Former Ole Miss QB Shea Patterson – the former #1 QB recruit in the country, and a big piece of the Rebels’ heralded 2016 recruiting class – officially transferred to the University of Michigan in December 2017.

Michigan then filed a waiver to allow Patterson to play immediately, due to the circumstances of Ole Miss recruiting Patterson to Oxford under false pretenses.

Basically, Patterson and other players, felt that they were lied to about the NCAA situation in Oxford.  Ole Miss self imposed a bowl ban last season, and the NCAA tacked on another one for this year, so Patterson would have had 2 of his 4 seasons (and 2 of his 3 as a full-time starting QB) without the chance at reaching the postseason.

On top of that, Hugh Freeze, the coach that recruited him, was fired.

As part of the waiver process, Michigan’s petition, on behalf of Patterson, was sent to Ole Miss, along with the NCAA.

Ole Miss had an option to respond, but it was not required that they do so.

They could have left it alone and just wiped their hands of the situation.

Which, honestly, would have been the smart thing to do.

It’s what they have claimed they have wanted to do this whole time.

But Ole Miss filed an objection to the waiver on March 28th.  It was just made public yesterday.

Tom Mars, Houston Nutt’s attorney, is also representing Patterson and other former Ole Miss players that have transferred.  He was quoted in a story by the Detroit News last night:

“If I didn’t know better, I would have thought Ole Miss hired Pinocchio to write its response to Michigan’s waiver request,” Mars said Monday night.

“It appears that whoever wrote Ole Miss’s response to Michigan’s waiver request wasn’t aware that Ole Miss publicly apologized to Houston Nutt last October for making misleading statements to the sports media about the NCAA case,” Mars said. “There was no mention of the public apology in Ole Miss’s response. What’s more, the misleading statements to the sports media that Ole Miss publicly apologized for six months ago were the same misleading statements that Shea and a dozen other players and their parents say Ole Miss was telling them at the same time — both in person and over the phone.

“Along the same lines, while asserting it never misled anyone about the NCAA case, Ole Miss made no effort to explain why so many sports journalists openly said that Ole Miss had lied to them once Ole Miss finally let the media see the Notice of Allegations five months after National Signing Day. Nor did Ole Miss offer an explanation for why it unlawfully kept the Notice of Allegations under wraps for five months if everything it was saying to Shea, the other recruits and their parents in late January 2016 was fully consistent with what was alleged in the official charges they withheld from the public.”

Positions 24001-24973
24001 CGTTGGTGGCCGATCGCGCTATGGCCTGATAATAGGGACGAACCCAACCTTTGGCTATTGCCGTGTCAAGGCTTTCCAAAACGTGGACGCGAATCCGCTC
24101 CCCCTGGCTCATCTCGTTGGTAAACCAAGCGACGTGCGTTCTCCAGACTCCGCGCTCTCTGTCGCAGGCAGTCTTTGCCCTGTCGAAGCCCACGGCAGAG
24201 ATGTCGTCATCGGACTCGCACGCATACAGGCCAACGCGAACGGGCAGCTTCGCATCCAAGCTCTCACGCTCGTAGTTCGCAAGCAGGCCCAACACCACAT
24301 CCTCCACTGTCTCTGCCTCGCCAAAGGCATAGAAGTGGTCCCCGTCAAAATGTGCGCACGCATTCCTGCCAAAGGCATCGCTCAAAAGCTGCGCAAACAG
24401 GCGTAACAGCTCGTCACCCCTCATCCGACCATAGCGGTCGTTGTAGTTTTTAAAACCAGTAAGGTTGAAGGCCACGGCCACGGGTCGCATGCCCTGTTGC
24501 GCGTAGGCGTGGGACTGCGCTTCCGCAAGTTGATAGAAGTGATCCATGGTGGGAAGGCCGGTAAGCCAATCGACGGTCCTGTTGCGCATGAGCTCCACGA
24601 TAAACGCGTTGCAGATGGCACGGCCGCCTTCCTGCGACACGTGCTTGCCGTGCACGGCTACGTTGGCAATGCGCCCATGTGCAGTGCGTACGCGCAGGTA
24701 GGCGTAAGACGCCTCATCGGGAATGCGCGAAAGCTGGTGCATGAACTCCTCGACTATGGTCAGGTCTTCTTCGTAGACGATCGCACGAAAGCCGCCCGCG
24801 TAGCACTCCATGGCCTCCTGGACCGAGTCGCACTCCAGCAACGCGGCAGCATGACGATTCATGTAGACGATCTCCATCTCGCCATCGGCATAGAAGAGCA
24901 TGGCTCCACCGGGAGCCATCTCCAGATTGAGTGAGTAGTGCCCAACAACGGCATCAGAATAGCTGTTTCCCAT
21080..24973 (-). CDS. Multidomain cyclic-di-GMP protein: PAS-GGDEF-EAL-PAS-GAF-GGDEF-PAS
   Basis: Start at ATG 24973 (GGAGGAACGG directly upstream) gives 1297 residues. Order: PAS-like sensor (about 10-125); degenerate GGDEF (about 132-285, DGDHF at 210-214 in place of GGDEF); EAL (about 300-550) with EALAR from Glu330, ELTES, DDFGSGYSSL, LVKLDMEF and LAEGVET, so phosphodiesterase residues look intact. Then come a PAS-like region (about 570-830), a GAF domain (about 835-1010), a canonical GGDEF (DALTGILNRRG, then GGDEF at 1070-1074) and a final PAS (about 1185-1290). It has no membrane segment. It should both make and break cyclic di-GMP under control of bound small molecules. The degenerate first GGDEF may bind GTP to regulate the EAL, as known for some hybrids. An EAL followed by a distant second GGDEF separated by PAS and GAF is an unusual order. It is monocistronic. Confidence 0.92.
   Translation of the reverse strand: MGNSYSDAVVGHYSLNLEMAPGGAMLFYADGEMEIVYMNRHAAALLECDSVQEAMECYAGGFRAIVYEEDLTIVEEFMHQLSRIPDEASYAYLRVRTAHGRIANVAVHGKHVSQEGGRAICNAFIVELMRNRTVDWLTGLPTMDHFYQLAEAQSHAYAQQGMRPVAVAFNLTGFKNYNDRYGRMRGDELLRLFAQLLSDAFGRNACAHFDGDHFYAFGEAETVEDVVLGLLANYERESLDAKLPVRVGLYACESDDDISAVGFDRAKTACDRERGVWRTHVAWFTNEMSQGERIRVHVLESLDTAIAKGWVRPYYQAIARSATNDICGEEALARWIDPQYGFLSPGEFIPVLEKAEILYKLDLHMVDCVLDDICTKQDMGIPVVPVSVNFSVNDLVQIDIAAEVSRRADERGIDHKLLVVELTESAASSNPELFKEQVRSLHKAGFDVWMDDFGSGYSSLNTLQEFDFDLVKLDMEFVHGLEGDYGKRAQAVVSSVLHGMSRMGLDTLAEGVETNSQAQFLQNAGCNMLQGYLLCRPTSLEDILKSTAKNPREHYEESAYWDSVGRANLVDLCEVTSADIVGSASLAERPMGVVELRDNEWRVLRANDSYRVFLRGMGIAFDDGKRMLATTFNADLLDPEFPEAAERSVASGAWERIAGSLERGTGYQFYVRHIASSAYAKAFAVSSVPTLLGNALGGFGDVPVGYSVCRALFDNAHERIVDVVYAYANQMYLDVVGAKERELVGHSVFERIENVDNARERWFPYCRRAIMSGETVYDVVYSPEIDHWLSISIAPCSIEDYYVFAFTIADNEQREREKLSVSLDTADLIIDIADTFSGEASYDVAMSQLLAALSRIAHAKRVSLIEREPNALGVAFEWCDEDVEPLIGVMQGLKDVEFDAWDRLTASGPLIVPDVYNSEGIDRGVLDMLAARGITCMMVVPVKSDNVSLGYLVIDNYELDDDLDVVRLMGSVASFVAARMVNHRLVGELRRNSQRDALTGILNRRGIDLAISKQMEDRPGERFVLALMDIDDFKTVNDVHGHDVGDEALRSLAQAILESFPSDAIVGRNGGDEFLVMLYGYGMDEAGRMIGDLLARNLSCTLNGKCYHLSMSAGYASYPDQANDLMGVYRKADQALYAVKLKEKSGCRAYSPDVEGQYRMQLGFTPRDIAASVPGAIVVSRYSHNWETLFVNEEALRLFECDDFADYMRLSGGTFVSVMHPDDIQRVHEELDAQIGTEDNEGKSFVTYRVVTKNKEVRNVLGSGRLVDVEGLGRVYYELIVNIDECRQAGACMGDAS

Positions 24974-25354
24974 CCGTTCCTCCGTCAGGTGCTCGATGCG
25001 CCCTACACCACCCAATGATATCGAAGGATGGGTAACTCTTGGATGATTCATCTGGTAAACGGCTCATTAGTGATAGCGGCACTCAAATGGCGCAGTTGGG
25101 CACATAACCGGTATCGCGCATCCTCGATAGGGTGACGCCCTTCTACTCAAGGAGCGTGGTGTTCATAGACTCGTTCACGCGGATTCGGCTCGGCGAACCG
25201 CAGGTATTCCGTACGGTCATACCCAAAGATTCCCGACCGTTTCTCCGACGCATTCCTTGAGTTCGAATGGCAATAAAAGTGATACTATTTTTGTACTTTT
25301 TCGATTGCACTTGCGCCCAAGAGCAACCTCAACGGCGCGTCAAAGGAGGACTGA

“What senior Ole Miss officials were telling everyone the weekend before NSD (National Signing Day) bore no resemblance to what the NCAA had alleged in the NOA just a week earlier,” Mars said. “And it’s clear that Ole Miss’s purpose in misleading Shea and his former teammates was to make sure the truth about the NCAA case didn’t keep him and the other top-rated prospects who were in Oxford for the biggest recruiting event of the 2016 cycle from signing with other schools.”

“After dealing with Ole Miss for over a year,” he said, “I’ve learned to expect their leadership to do and say things that the leadership at other Division I schools would never consider doing and to justify their actions by reminding themselves that ‘We’re Ole Miss.’”

I’m not sure that I understand Ole Miss’s stance here.

The national media has blasted schools and coaches for blocking transfers in the past, but this is new territory.

Ole Miss allowed Patterson to transfer, but they did not have to be involved with this situation. They did not have to even respond to Michigan’s waiver for Patterson.

But they did respond.

Ole Miss objected to Patterson playing immediately, completely denying that they misled their own recruits to get them to sign, even with evidence stacked against them.

Even though they publicly apologized for misleading the national media and alleging Houston Nutt was to blame for Ole Miss’s NCAA issues, and not Hugh Freeze’s staff.

I doubt that Ole Miss actually has much influence in this decision by the NCAA, but it doesn’t show that they have the best interests of their student athletes in mind.

And that’s a shame.